“But there is another way of speaking of all this,” as Saramago would say when he had crossed deserts and navigated dark waters. If, after presenting all these facts and suppositions, we accept that statement, then we must interpret all the various signs and his apparent obstinacy in the light of a whole life marked by a pressing need to share and communicate. “Dying means that we were and no longer are,” said Saramago. And it’s true that he died and is no longer here, but suddenly, in the countries where Skylight has been published, in Portugal and Brazil, the countries that speak his language, people are talking excitedly about this new book. Yes, Saramago has actually brought out a new book, a fresh, illuminating work that touches our hearts and elicits cries of joy and astonishment, and then we realize that this is the gift the author wanted to leave to us so that he could continue to share his words with us now that he’s no longer here. People keep saying: this book is a real gem; it contains all his later literary obsessions; it’s like a map of the work to come; how could such a young man have written with such maturity, such confidence? Yes, that is the question his readers keep asking. Where did Saramago get his wisdom from, his ability to portray characters with such subtlety and economy, to reveal the profundity and universality of the most banal situations, to trample on convention in such a serenely violent way? This is a young man, remember, who had never been to university, the son and grandson of illiterates, a mechanic by trade and, at the time, an office worker, daring to take on the cosmos of an apartment building and its inhabitants, guided only by his own instincts and in the enjoyable company of Pessoa, Shakespeare, Eça de Queiroz, Diderot and Beethoven. This is our entry into Saramago’s universe, which is already clearly delineated here.
In Skylight we find the prototypes of some of Saramago’s male characters: the man known simply as H in Manual of Painting and Calligraphy, Ricardo Reis in The Year of the Death of Ricardo Reis, Raimundo Silva in The History of the Siege of Lisbon, Senhor José in All the Names, the cellist in Death with Interruptions, Cain, Jesus Christ, Cipriano Algor — that whole tribe of silent men, free, solitary beings who need to find love in order, however briefly, to break out of their focused, introverted way of being in the world.
In Skylight we also find some of Saramago’s characteristically strong women. His treatment of them is even more unconventional: Lídia, for example, is a kept woman who gives lessons in dignity to her businessman lover; lesbian love is treated with remarkable frankness, as are the inherited submissiveness handed down within families, the fear of what others might say, rape, blind instinct, the struggle for power, narrow lives lived honestly despite straitened circumstances and sundry misfortunes.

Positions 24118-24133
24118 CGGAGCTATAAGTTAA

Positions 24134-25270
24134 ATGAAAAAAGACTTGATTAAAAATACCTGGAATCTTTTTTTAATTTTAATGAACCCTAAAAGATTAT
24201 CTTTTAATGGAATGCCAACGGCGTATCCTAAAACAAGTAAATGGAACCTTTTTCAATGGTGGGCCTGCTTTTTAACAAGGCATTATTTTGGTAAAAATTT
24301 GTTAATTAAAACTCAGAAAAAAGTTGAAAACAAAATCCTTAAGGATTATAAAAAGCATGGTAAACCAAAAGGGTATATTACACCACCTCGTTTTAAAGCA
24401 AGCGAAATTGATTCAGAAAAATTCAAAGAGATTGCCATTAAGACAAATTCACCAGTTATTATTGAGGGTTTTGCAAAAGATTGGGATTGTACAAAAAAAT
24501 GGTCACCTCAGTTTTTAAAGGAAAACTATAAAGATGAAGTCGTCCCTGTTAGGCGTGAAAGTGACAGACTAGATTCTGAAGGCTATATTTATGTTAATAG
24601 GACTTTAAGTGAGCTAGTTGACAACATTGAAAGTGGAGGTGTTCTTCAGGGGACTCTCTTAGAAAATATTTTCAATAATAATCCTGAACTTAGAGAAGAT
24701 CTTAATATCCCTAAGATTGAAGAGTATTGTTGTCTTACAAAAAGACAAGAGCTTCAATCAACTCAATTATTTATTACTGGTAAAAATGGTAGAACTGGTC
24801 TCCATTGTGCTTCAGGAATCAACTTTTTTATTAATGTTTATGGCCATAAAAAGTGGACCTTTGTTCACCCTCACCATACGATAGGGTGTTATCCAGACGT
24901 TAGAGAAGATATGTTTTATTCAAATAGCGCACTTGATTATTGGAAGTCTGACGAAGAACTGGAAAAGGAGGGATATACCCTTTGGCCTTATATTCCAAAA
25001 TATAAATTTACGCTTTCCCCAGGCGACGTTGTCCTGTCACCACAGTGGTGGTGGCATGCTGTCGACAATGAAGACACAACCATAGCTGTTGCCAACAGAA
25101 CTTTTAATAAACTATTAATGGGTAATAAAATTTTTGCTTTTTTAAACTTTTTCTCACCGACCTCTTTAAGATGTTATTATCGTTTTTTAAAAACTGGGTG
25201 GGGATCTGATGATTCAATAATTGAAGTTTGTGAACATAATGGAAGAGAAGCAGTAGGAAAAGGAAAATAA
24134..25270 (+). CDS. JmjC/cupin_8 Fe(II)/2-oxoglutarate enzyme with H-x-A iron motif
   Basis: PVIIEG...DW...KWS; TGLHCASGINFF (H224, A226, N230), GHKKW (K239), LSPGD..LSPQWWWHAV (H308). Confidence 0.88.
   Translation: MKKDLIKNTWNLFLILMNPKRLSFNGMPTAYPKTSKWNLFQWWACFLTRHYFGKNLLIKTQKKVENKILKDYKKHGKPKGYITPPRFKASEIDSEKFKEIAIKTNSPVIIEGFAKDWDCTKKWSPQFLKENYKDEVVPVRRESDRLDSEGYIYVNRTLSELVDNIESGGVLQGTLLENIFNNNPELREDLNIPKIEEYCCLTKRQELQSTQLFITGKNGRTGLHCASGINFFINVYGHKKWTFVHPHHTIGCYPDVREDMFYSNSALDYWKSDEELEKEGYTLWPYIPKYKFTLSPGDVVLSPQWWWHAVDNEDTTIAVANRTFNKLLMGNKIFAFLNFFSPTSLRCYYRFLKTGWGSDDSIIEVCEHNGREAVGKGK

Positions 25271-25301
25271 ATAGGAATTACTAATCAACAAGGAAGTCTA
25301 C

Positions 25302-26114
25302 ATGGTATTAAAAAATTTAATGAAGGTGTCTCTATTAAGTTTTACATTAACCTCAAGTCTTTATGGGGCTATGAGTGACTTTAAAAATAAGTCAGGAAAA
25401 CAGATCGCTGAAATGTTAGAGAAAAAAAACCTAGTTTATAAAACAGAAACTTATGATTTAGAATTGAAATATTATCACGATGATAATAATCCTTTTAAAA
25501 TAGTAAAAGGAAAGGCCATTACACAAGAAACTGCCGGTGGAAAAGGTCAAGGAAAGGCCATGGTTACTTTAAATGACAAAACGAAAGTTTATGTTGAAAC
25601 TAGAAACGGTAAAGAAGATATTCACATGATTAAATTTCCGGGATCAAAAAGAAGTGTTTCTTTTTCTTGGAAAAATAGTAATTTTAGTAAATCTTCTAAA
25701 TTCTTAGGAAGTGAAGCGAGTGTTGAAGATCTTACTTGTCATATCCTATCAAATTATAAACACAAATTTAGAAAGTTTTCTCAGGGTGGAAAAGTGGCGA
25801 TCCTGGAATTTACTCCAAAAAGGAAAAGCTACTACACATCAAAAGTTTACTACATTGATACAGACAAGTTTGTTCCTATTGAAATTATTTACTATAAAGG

Skylight is a novel of characters. It is set in the Lisbon of the early 1950s, when the Second World War has ended, but not the Salazar dictatorship, which hangs over everything like a shadow or a silence. It is not a political novel, and we should not, therefore, necessarily conclude that the reason it remained unpublished was because it fell victim to the censors. And yet, given the prudish times in which it was written, its content must have had some bearing on that decision not to publish. The novel rejects established values: the family is not a symbol of hearth and home, but of hell; appearances count for more than reality; apparently praiseworthy utopian dreams are revealed for the hollow things they really are. It is a novel that explicitly condemns the mistreatment of women, but treats love between two people of the same sex as natural, albeit, in the circumstances, anguishing. Coming from an unknown author, such a strong-minded book would have taken a lot of defending for very little reward. That is probably why the book was relegated to a drawer, without a firm yes or no. Perhaps — and again we are conjecturing — they put it off until later on, when times would have changed, never imagining that it would take decades for any so-called liberalization to begin to make its mark, and meanwhile, in both the world and the publishing house, generations passed and any such good intentions were left to molder in a drawer along with the typescript. Saramago, by then, had a new profession, that of editor. Hav...